Sri Lanka: The struggle continues

Sri Lankan university students take part in a demonstration in Colombo on Aug. 18.

Recent news of people overrunning the presidential palace in Sri Lanka, followed by President Gotabaya Rajapaksa fleeing the country, took Western media by storm. What is not reported is the ongoing police repression by the current president, Ranil Wickremesinghe. 

His latest attack took place on a peaceful protest Aug. 18 that was organized by the Inter-University Students Federation (IUSF) in Colombo, along with other progressive forces and artists. Witnesses say they were attacked unprovoked, and individuals were chased, beaten and arrested. Some of them were kidnapped by unidentified militia and held for hours in undisclosed locations. 

Many progressive organizations and union leaders have condemned the police repression and demanded immediate release of those who were arrested. They are also demanding an investigation into the incident. 

After Gotabaya’s resignation and exit, it was time for Sri Lankans to decide the next steps towards the future. There was hope of a real change in the country. However, this new hope was short-lived.

It turns out that when Gotabaya left the country, he had carefully planned to secure his family’s and his close allies’ future by handing over power to official opposition leader Ranil Wickremesinghe. 

Even though Gotabaya is very unpopular at this time, he was elected by the majority of Sri Lanka’s radical Buddhist nationalists. His political party still holds a majority of seats in parliament. Furthermore, when it was time to select the new president, it was clear that the decision was carefully orchestrated in order to preserve the status quo. 

People’s demands disregarded

When the people of Sri Lanka came out to the streets, they demanded not only the exit of the president, they demanded the exit of all members of the parliament, who maintained the corrupt system cycle after cycle. Their demands were very clear: They wanted the current government gone and those who were responsible for the crises and corruption prosecuted.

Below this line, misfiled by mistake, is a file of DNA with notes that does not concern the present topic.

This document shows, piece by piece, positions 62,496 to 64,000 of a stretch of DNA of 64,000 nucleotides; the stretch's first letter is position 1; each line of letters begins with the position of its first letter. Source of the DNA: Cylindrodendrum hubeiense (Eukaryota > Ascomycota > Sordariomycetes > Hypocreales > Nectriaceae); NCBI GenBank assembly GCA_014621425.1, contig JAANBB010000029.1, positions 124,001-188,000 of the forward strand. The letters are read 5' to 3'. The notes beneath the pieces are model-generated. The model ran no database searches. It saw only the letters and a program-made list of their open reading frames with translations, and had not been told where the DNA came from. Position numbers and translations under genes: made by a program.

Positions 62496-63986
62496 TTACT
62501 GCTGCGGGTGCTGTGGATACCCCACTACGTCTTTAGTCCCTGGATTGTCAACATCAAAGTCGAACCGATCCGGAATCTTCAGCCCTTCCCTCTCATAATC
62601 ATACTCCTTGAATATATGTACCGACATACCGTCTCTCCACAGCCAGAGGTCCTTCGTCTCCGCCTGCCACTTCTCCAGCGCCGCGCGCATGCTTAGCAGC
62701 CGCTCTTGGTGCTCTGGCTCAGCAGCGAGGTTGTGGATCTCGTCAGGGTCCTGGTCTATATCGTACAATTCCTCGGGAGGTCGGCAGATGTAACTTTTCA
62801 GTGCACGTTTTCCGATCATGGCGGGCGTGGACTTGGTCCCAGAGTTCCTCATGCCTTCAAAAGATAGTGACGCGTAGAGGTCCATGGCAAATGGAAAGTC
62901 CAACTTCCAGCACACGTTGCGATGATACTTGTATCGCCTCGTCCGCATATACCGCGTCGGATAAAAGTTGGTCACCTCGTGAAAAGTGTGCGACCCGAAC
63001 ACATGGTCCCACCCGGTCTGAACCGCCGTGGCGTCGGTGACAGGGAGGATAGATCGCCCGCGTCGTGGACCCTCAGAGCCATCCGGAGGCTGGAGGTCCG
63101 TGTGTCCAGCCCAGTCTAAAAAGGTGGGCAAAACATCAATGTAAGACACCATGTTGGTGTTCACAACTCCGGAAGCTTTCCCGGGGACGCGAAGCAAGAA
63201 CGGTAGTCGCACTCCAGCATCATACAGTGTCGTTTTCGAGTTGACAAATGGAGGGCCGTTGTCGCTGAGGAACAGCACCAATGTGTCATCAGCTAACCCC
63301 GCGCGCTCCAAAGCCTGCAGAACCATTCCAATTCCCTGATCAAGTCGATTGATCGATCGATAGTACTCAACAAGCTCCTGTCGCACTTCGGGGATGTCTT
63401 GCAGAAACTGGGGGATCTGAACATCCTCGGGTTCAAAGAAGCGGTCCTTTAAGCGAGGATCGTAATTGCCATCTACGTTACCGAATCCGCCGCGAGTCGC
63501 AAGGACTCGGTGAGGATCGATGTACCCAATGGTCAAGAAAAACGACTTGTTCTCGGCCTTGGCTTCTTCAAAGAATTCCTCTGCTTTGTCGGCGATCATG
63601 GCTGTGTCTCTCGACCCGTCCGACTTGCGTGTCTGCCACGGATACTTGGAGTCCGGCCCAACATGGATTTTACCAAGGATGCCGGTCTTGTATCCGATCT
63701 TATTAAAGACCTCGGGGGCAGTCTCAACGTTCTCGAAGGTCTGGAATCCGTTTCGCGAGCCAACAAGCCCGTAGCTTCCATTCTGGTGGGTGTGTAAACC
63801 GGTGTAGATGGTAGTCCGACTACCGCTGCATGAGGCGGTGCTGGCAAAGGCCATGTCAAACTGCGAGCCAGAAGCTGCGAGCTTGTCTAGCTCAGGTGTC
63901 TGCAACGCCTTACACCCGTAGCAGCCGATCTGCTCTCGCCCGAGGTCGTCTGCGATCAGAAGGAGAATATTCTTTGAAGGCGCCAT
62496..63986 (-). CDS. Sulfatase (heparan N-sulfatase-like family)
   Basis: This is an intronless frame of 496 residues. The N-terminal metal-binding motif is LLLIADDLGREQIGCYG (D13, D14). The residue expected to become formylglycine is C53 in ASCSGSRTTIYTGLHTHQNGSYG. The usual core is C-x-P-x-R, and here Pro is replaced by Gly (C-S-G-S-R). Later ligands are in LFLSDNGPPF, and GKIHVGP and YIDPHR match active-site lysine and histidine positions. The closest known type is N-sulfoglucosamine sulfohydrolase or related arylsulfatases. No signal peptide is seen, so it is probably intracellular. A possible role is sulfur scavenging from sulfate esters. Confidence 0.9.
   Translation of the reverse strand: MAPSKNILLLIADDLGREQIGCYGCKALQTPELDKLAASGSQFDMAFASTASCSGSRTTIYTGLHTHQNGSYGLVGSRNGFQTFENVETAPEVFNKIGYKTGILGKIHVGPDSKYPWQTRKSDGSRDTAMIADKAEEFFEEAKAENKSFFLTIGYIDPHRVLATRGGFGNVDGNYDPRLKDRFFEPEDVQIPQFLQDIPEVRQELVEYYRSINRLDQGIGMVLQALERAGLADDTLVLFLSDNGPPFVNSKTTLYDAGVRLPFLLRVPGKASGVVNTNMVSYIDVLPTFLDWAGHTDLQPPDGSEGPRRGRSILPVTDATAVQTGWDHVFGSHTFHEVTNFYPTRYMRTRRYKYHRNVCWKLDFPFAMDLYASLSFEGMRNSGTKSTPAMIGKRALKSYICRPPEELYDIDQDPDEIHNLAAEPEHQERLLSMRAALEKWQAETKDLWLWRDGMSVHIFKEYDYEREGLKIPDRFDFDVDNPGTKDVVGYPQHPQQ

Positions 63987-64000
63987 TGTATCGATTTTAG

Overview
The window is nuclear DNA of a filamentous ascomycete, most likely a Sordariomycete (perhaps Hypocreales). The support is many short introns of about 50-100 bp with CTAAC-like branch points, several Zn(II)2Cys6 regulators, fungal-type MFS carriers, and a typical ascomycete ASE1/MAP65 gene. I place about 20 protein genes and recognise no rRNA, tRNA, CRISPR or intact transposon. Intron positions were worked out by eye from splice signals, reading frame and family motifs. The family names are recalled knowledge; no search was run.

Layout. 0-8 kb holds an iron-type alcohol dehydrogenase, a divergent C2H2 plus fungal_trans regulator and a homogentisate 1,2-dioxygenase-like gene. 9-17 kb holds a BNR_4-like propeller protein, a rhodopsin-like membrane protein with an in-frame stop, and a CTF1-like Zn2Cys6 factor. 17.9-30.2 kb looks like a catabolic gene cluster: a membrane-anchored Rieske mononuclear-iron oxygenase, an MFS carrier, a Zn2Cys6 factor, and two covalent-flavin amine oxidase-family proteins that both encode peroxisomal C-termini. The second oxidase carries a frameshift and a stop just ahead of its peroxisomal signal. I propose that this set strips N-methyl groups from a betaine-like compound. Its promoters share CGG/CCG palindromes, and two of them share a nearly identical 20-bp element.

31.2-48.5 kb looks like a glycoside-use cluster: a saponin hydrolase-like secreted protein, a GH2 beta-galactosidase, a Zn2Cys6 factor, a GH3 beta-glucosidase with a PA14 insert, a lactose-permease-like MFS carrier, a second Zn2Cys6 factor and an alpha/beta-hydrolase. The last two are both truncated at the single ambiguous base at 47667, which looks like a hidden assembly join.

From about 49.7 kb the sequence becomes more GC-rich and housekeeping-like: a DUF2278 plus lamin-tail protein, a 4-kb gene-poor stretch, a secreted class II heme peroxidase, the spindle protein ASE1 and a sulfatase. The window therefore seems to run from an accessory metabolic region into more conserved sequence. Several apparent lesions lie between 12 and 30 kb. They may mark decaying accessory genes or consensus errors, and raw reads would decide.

However, these demands were blatantly disregarded by President Wickremesinghe in attempting to form a national government with his own agenda, so he can continue to stay in power without calling for a general election. So far he’s done this by getting votes from the former president’s parliamentary allies, promising to secure their futures and thus avoid prosecution. 

But all progressive forces in Sri Lanka are demanding that Wickremesinghe should not stay in power, unelected for the remainder of the term, which is three more years. He must start the election process. 

Since the uprising began on July 9, there have been many protests by various progressive forces. These protests have been brutally suppressed by Sri Lankan police, who portray the protests as a fascist rampage similar to the Jan. 6, 2021, attack on the U.S. Capitol. 

The current government in Sri Lanka is using the same methods that the U.S. often uses to track down and prosecute its political opponents. For example, they arrested the internationally recognized trade union leader Joseph Stalin and held him in custody for weeks. It was only after international pressure that his release was secured. 

Security forces try to disperse university students in Colombo, Sri Lanka.

Media ignores repression

To the surprise of many, these latest police repressions were not widely reported in the Western media. The news is not being prioritized by social media, and there is no mention by major outlets like CNN and BBC. The kind of media presence we saw leading up to the resignation of Gotabaya disappeared without explanation. 

Moreover, the current government, in attempting to appease the International Monetary Fund, is considering privatizing national assets in Sri Lanka. On top of that, the government has borrowed money from many pension/retirement funds that belong to the workers and trade unions and is now in the process of canceling 20% of those debts. This will significantly reduce retirement funds for people who worked their entire lives.  

After the Cuban Revolution, a journalist asked Fidel Castro why he didn’t kill the former dictator Batista. He explained that killing Batista wouldn’t change anything, since the capitalist class would simply replace him with another and the cycle would continue. “The only way we can change that is to change the system itself. And that’s what we did.” 

The uprising in Sri Lanka was not a revolution like in Cuba. It’s also true that Western forces took advantage of the situation and even manipulated the situation through social media. But no one can deny the fact that people rose and demanded change. 

It is the lack of real political organization that held them back. Progressive forces in Sri Lanka know this. They have been consistently speaking out and continue to reorganize the struggle in an attempt to build new leadership. 

Over the last 40 years, Sri Lanka lost generations of youth to the civil war and the rebellion during 1989-1991. Now, decades later, there is a whole generation of youth out of work and without any hope. They continue to come out against the repression. 

Therefore, there’s a real fear that the current government will resort to the brutal methods used during the repression of the 1989 rebellion. The silence of the Western media during this latest wave of repression is appalling.  

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